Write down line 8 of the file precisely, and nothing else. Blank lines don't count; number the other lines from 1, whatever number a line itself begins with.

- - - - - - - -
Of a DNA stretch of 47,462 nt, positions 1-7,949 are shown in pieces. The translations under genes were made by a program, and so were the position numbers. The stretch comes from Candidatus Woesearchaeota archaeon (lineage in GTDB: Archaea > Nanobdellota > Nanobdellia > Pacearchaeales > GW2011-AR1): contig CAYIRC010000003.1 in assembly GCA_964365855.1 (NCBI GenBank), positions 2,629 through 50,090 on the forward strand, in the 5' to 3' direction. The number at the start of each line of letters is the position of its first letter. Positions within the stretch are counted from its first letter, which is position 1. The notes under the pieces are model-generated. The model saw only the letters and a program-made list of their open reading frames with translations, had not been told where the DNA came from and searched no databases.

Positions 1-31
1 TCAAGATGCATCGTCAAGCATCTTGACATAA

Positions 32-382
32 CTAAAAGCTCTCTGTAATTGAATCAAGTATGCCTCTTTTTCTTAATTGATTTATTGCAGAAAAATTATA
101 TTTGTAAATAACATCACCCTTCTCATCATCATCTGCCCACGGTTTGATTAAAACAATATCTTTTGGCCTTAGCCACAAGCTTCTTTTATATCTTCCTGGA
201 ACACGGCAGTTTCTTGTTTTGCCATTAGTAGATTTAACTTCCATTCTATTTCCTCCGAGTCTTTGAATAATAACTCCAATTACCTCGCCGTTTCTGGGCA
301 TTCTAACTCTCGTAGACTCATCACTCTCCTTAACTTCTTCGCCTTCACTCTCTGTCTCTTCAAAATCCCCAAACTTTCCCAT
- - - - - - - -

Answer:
301 TTCTAACTCTCGTAGACTCATCACTCTCCTTAACTTCTTCGCCTTCACTCTCTGTCTCTTCAAAATCCCCAAACTTTCCCAT